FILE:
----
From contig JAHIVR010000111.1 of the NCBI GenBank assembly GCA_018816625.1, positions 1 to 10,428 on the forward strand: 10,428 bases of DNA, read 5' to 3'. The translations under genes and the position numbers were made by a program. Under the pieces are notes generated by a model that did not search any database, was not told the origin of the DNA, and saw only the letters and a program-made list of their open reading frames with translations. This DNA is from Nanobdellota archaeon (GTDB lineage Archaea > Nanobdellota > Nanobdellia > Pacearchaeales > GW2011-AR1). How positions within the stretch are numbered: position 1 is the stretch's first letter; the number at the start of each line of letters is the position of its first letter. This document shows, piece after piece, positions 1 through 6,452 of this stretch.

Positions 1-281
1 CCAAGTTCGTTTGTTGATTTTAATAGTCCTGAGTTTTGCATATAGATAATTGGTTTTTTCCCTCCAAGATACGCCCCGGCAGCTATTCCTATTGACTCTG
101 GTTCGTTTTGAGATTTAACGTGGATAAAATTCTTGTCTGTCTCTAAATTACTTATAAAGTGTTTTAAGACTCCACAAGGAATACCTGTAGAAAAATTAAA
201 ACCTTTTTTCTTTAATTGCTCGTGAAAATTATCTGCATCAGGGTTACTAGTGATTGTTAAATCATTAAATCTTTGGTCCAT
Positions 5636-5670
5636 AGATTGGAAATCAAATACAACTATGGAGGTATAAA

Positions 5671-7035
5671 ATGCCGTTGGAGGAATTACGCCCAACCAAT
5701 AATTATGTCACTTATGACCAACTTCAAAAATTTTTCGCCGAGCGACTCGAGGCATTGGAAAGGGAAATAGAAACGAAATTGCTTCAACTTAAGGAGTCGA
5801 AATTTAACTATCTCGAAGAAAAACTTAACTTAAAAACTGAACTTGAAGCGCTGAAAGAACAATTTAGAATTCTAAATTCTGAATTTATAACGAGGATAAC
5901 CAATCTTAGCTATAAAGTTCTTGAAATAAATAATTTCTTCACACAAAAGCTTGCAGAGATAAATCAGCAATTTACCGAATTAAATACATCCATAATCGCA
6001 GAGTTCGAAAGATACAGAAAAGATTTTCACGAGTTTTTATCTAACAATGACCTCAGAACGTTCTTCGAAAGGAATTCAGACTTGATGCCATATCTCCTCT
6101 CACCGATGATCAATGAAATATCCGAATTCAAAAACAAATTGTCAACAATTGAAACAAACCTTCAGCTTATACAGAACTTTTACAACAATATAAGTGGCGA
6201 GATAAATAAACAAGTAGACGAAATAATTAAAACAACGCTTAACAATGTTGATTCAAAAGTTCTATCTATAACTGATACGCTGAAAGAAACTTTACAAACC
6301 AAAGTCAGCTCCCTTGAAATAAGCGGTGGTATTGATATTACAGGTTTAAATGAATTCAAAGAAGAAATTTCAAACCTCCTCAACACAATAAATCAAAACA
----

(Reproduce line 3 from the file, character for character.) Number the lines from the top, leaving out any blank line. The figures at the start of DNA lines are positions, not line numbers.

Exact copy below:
1 CCAAGTTCGTTTGTTGATTTTAATAGTCCTGAGTTTTGCATATAGATAATTGGTTTTTTCCCTCCAAGATACGCCCCGGCAGCTATTCCTATTGACTCTG